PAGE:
Anthony Vineyard's Anthony Bianco Details Efforts to Rally Retail Support for California Farmworkers


Thu. August 26th, 2021
- by Anne Allen     

COACHELLA VALLEY, CA - Having lived in California my entire life, I have an acute appreciation for the men and women who bring our produce to the table—specifically the grape growers in the Coachella Valley. During a conversation with Anthony Bianco, Co-Owner of Anthony Vineyard’s, we discussed how the company has consistently shown its appreciation for the farmworkers who make this possible.

This appreciation, Anthony imparts, is one he hopes to see at the retail level, as well, as so much of what makes Anthony Vineyards’ grapes high quality lies in the hands of its workforce.

Anthony Bianco, Co-Owner, Anthony Vineyards“The farmworkers in Coachella Valley, California, live and raise their families in that area, and we wanted to show retailers that support us who they’re supporting, too. They are Californian citizens and residents, not migrant workers, and their livelihoods depend on table grapes in the Coachella Valley,” Anthony comments. “These are the families. This is a real thing. When we snapped that picture to send, we explained what we were doing to our team and what was going on. You could see everybody was so happy to do this, and they knew we were going to send this to the retailers who care about California produce.”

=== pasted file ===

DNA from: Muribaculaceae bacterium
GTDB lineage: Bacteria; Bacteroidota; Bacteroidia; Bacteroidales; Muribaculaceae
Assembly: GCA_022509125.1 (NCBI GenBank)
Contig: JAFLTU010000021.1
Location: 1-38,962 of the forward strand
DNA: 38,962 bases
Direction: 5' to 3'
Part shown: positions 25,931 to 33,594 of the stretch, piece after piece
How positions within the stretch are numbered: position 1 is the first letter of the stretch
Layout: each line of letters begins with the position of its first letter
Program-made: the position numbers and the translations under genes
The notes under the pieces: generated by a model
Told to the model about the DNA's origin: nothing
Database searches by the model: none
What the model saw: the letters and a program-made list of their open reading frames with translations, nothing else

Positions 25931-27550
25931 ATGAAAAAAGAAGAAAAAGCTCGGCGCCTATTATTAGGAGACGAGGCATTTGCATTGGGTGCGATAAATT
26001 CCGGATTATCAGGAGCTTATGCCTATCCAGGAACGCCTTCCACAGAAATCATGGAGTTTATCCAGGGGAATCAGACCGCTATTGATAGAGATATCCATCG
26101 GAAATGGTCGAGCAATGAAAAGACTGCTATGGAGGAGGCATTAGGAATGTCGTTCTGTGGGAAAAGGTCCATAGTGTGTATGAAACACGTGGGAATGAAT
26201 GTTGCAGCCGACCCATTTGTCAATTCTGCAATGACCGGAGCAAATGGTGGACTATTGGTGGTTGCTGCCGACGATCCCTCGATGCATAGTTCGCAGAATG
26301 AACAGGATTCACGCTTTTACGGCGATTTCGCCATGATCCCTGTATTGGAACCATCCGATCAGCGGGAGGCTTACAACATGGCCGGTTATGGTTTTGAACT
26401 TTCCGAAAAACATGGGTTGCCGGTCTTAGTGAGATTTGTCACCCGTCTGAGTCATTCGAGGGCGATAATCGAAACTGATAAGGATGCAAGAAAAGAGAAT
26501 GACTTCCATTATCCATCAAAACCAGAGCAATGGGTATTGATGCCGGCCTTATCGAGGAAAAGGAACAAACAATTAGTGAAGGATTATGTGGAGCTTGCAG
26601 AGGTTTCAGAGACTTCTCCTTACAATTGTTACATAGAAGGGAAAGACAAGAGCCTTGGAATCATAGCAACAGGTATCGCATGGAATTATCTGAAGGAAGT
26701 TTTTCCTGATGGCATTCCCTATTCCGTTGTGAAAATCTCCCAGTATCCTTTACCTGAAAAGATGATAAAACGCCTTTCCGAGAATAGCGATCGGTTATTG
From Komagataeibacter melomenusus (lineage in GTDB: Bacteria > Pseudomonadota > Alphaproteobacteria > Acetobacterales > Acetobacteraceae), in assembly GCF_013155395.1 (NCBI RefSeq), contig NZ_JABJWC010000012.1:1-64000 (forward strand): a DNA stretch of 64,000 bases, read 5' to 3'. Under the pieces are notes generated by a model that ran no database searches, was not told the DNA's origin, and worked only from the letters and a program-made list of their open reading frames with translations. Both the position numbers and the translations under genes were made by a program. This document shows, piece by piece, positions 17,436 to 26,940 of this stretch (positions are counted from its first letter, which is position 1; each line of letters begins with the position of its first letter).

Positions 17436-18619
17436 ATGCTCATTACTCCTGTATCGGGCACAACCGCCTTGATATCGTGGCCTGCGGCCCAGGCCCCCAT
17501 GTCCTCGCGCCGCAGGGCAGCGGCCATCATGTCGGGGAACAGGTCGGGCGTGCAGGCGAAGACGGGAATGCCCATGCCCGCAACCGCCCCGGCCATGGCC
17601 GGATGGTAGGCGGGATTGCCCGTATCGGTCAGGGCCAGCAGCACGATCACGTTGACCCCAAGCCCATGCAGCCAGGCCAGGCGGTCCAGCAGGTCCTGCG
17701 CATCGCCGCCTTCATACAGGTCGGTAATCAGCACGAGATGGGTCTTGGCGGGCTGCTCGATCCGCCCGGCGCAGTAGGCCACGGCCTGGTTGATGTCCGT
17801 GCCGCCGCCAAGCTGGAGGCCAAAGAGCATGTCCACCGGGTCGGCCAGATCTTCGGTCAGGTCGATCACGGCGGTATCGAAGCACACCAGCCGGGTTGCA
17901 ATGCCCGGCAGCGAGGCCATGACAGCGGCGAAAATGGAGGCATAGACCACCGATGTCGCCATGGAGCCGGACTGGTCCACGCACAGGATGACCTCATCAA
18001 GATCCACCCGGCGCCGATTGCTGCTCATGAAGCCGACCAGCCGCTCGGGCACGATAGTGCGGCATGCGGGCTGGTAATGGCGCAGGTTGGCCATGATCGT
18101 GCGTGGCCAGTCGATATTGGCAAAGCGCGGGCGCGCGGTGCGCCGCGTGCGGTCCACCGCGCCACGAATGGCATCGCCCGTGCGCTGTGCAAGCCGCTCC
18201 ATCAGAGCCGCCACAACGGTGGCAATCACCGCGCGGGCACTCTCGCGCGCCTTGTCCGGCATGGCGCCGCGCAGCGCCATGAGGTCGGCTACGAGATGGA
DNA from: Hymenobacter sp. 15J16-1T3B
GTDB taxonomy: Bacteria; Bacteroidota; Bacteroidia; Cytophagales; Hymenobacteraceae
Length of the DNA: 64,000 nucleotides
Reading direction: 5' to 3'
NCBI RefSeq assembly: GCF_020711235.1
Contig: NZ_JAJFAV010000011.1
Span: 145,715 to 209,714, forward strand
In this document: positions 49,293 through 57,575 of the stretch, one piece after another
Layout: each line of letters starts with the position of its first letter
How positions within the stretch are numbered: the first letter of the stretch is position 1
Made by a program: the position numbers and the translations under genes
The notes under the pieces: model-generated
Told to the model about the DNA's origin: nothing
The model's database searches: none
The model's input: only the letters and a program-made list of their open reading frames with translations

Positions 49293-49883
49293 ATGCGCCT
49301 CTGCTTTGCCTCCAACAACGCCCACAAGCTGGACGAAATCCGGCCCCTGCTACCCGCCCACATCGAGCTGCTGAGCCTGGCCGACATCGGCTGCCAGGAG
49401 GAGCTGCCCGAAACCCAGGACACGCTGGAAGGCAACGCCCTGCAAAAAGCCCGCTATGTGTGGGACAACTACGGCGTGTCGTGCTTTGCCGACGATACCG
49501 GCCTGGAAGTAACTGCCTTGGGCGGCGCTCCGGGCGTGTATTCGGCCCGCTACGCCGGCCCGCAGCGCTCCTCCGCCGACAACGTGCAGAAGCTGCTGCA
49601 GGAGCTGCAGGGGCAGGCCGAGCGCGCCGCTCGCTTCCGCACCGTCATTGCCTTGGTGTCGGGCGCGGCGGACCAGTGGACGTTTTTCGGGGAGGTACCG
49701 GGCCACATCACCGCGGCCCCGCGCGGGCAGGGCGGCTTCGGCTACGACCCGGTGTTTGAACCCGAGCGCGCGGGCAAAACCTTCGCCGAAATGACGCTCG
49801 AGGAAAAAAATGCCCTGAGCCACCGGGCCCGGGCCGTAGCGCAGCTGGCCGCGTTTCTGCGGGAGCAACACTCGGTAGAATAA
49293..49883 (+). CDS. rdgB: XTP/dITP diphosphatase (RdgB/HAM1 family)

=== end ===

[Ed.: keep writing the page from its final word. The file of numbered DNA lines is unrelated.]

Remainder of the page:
Waving American flags and sporting bunches of grapes, the workers beam at the camera; the team at Anthony Vineyards shows how much of a staple they are to both the community and to the industry.

“They’re not just farmworkers,” Anthony says. “They’re California farmworkers.”

The team at Anthony Vineyards is dedicated to showing appreciation to farmworkers, which it hopes to also see from retailers

An important distinction, he notes, especially as he sees California retailers shifting from buying Californian grapes to buying predominantly from Mexico.

“We do have Californian retailers that support us, but the difference in cost between Mexican and Californian grapes—25 cents a pound—tends to sway retailers to Mexican operations. I genuinely believe that consumers will pay that extra 25 cents in order to support California farmworkers,” Anthony asserts.

An assertion I agree with, as I know that most shoppers of my generation want to buy products both local and in support of local industry.

Anthony and I will be talking again later this year about potential legislation that could impact this, so please stay tuned.

Anthony Vineyards

 
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